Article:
Ode to Leggings as a Feminist Act

First published in the now offline Skirt the Issue Blog.

I love wearing leggings as pants. Every day. Fifteen pairs of leggings sit in my dresser drawer. Adidas. American Apparel. Under Armour. Beloved Shirts cat print. Pill print for the mental illness that demands I take ten pills a day. Pine trees for Christmas. Stars and stripes for Fourth of July.

I never want to wear pants again. I remember in my teens and twenties trying on twenty pairs of jeans at a time. Trying to squeeze my big ass into pair after pair that never fit. Finally leaving the dressing room empty handed. Disappointed. With leggings, I just pull on a stretchy pair and they instantly fit perfectly.

I remember reading about Lindsey Lohan in 2005’s D-Listed gossip blog being shamed for wearing leggings as pants. I gobbled the posts like sugary Sweet-Tarts but still loved LiLo and her style. Inspired by Lohan, I bought my first pair of shiny black latex-look leggings. A revelation!

When wearing leggings, body acceptance is mandatory. They show every bend, bulge and declivity. Make a changing body visible. Over the last year I battled becoming dangerously, accidentally underweight. My boyfriend, best friend, mother, sister, and therapist all thought something was seriously wrong with me. My boyfriend yelled at me for being too skinny when I got in his car. Yeah, he’s not my boyfriend anymore. So I saw a doctor. Did hyperthyroidism testing. I was perfectly healthy. 

Wearing skintight XS leggings in public gives me a way to reclaim my contested battleground body as my own. I revel in the confrontation of display. Female bodies whatever their sizes are consistently considered fair game for judgement, attack, monitoring and policing by others. Seeing my bony legs forces others to accept and recognize my reality. People comment. I respond. My explanation of healthy blood tests sometimes opens their minds. If they still think I’m dying? Not my problem. I know I’m healthy with each yoga posture I breath into. Each ice cream sandwich I savor.

Over the centuries female clothing has evolved from excruciatingly uncomfortable to wearable. Corsets? Hoop-skirts? Bound feet? The battle for more comfortable woman’s wear parallels the battle for women’s rights. At a recent family dinner my aunt reminisced how women used to not even be able to wear pants to work. Skirts were required. Suffragettes wore bloomers in protest and were arrested. 

“We shall overcome,” activists chant. On this year’s international Women’s Day, a feminist “Life in Leggings,” march for woman’s rights solidarity took place in the Trinidad and was broadcast on Twitter. All these badass ladies in Africa marching in their leggings with protest signs. It gave me hope.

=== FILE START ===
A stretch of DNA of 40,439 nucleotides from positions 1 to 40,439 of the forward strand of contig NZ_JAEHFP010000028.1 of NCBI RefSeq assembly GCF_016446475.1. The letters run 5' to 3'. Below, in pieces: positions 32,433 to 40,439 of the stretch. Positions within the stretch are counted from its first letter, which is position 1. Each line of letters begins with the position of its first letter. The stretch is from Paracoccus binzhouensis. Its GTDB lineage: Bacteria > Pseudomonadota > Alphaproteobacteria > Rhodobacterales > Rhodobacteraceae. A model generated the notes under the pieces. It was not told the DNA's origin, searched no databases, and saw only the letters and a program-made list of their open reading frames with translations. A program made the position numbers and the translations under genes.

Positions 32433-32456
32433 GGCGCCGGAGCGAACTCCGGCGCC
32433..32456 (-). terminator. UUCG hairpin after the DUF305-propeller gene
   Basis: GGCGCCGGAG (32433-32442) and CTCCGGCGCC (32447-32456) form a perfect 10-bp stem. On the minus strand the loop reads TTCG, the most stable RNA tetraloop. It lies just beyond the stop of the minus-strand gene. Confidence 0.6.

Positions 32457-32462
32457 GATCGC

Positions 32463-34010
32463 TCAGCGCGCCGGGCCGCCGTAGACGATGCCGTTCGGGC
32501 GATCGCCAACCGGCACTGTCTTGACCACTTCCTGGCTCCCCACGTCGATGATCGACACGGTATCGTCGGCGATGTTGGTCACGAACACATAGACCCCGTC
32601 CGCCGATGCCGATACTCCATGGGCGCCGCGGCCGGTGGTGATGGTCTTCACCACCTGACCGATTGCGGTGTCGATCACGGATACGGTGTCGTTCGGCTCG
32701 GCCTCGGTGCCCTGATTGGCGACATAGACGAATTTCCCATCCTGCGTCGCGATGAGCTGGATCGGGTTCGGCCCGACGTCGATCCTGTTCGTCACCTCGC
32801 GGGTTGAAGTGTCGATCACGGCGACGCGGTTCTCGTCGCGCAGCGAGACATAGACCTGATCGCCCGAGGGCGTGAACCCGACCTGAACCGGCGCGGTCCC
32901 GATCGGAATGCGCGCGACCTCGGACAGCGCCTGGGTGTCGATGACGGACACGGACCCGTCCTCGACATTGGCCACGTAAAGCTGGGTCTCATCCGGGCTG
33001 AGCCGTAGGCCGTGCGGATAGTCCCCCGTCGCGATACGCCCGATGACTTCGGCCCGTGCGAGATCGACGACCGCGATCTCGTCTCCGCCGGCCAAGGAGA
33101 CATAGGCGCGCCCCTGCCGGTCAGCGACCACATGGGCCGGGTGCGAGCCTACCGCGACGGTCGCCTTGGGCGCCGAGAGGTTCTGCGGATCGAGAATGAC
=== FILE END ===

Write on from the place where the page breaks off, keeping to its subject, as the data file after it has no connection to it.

I’m too disabled to be able to go to protests as I can’t be arrested and taken off my meds. But I’ll wear leggings as pants to normalize body acceptance. That’s slacktivism I can do. Twist my arm. We do what we can. As a disabled woman I can’t do much. A lot of days I can’t even leave the house. I certainly can’t work ever again. Marry. Bear children. Have a family. Have anything resembling a normal real life.

I’m not a “real” person with “real problems” as I am constantly told. I am an emaciated mentally unbalanced legging clad glamour phantasm. So reclusive, I’m practically imaginary. Haunting the Internet as it’s the only place I can exist. I’m too afraid to go outside from being raped countless times. Appalling atrocities served on an MFA platter doused with Sephora eye cream and Prozac sprinkles. It’s what’s for dinner.

Being allowed to wear something that I can both do yoga poses and walk down the street in is a form of liberation. Would still be nice to be able to walk down the street without being catcalled and fearing rape. But at least it’s not a corset hoop-skirt combo where I have to ride sidesaddle. I‘ll take what I can get, here. Women are used to oppression being loosened gradually like a waist cinch-er unlaced. It feels good to breathe again.

Leggings allow me to reclaim control over how people see my body. A rebuttal to people gossiping about my weight fluctuation: I’m here! This is what my body wants to be! Go fuck yourselves! The women at the march in Trinidad believed in the power and liberation of leggings enough to name their march in their honor. I believe in leggings too. Comfortable athleisure I can wear anywhere to do anything. After thirty years of never being able to fit into any jeans in Buffalo Exchange? Leggings are fashion deliverance.

The ERA Amendment introduced by suffragettes in the early 1920s still hasn’t passed yet. Leggings as pants are not enough to deliver the liberation women may forever be striving for. Fashion progress is itty bitty baby steps. But they’re spandex steps I’d like to take. The feminist act is not what I wear, but my choice to reclaim how I am seen. Sinewed bones but mine alone.